Edith Wharton (née Edith Newbold Jones, 1862–1937) was born into one of New York City’s most prominent and connected families. Her childhood was spent in Europe as well as New York, and she was privately tutored. Her mother would not allow her to read any novels until she was married, so she spent her time pouring through her father’s study reading anything else she could find.
Wharton’s first published book was The Decoration of Houses (1897), an interior design manual based on her observations of Italian decorating styles. She published her first novel, The Valley of Decision (1902), at the age of forty, and quickly followed it up with her first bestseller, The House of Mirth (1905). Her most famous novel, The Age of Innocence (1920), won the Pulitzer Prize for fiction.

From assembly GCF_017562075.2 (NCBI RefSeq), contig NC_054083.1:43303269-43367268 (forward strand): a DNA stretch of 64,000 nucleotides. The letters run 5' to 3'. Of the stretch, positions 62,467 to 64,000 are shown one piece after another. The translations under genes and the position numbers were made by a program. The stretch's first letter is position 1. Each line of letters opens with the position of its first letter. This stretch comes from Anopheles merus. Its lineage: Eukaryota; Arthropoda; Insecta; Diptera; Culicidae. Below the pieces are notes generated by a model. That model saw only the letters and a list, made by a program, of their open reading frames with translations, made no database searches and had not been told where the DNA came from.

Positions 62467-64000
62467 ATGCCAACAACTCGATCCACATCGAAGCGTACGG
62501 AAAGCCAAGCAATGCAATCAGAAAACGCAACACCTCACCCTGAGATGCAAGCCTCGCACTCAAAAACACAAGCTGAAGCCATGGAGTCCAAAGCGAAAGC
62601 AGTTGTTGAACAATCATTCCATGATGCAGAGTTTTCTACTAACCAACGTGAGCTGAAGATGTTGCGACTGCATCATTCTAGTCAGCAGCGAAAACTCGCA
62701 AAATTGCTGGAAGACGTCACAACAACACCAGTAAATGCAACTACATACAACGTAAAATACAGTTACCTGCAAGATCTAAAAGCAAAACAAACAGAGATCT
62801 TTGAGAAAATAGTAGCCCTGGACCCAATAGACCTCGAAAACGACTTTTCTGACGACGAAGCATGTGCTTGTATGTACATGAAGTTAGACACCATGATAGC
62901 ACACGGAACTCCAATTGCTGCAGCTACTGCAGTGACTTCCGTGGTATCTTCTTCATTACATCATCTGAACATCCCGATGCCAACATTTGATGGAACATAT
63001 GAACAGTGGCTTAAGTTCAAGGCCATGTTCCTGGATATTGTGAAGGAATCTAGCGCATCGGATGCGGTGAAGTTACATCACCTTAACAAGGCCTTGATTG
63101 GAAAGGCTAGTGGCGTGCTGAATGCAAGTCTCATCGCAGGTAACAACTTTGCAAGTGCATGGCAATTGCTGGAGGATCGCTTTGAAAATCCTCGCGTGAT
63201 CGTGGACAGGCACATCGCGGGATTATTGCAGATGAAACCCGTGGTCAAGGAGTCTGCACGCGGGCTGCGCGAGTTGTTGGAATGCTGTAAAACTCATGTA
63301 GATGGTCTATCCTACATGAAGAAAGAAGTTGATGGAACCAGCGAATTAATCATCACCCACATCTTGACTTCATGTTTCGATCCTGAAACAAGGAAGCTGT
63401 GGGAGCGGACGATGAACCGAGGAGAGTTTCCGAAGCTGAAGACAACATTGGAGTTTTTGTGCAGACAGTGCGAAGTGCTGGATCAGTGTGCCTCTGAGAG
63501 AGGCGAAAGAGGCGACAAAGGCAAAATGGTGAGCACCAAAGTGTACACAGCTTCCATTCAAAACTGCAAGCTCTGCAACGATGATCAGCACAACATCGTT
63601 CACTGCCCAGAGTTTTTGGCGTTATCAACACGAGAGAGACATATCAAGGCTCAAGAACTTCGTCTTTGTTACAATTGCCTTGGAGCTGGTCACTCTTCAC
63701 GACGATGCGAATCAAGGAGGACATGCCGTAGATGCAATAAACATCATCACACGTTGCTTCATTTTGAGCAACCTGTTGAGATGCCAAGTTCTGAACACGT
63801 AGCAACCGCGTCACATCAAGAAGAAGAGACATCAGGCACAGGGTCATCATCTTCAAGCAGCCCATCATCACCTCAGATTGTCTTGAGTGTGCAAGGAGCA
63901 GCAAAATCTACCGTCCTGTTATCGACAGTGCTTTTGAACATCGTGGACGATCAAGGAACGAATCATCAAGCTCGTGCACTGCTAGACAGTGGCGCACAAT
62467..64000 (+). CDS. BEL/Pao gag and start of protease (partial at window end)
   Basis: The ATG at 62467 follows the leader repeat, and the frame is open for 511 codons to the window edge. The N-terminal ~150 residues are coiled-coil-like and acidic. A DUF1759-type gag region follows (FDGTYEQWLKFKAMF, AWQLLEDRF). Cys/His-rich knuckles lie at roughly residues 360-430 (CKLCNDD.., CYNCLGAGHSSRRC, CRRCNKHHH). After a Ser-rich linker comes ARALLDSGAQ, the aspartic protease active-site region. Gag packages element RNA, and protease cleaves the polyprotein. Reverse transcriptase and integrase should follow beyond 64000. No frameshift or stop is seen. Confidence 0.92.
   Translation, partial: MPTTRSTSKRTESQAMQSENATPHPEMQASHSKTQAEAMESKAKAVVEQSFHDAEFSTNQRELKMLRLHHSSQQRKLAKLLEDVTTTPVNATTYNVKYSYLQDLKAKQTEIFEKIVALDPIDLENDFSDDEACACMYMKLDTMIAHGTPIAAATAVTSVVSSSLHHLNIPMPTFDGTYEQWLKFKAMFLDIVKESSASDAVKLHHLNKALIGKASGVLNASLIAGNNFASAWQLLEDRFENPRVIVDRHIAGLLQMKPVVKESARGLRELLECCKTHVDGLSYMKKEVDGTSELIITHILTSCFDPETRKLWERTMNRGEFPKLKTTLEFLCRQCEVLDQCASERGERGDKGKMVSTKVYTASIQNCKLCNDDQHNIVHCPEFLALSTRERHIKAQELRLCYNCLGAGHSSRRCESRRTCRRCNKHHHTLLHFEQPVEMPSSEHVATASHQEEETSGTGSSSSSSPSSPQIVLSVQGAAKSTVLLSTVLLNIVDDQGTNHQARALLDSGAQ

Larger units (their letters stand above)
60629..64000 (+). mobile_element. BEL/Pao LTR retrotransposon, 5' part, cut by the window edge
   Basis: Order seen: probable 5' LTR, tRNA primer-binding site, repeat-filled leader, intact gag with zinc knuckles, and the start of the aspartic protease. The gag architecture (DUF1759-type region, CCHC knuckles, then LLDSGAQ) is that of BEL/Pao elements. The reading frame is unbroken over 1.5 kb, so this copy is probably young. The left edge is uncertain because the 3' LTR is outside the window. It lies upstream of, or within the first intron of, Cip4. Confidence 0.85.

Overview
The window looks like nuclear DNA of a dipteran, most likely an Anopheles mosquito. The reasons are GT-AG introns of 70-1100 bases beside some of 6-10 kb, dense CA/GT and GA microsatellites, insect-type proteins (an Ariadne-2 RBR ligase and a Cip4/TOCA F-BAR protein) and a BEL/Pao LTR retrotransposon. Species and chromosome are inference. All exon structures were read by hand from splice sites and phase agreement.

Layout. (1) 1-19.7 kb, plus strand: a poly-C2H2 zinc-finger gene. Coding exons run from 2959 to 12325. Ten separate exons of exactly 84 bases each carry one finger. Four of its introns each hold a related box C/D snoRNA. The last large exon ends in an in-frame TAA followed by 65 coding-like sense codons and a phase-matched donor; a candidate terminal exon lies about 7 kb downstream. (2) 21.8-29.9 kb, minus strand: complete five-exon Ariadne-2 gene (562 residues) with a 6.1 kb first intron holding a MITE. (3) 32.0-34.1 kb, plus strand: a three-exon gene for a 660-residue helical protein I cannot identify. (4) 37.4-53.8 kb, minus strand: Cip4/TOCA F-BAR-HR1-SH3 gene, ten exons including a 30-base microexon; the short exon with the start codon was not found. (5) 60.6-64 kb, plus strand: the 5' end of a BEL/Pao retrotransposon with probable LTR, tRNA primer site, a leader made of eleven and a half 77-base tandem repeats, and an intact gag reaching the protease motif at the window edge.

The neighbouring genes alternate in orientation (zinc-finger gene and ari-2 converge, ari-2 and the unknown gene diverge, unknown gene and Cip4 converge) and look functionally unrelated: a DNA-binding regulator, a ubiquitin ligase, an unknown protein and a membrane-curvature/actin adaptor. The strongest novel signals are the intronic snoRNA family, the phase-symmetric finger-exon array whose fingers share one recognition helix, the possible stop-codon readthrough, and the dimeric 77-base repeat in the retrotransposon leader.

Travel was her passion, and she would go on long driving excursions with her husband, and, later, with friends (her most famous driving companion was fellow author Henry James, with whom she shared a deep, lifelong friendship). After divorcing her husband, Teddy Wharton, in 1913, she spent her later years in Europe. She is buried at Cimetière des Gonards in Versailles, France.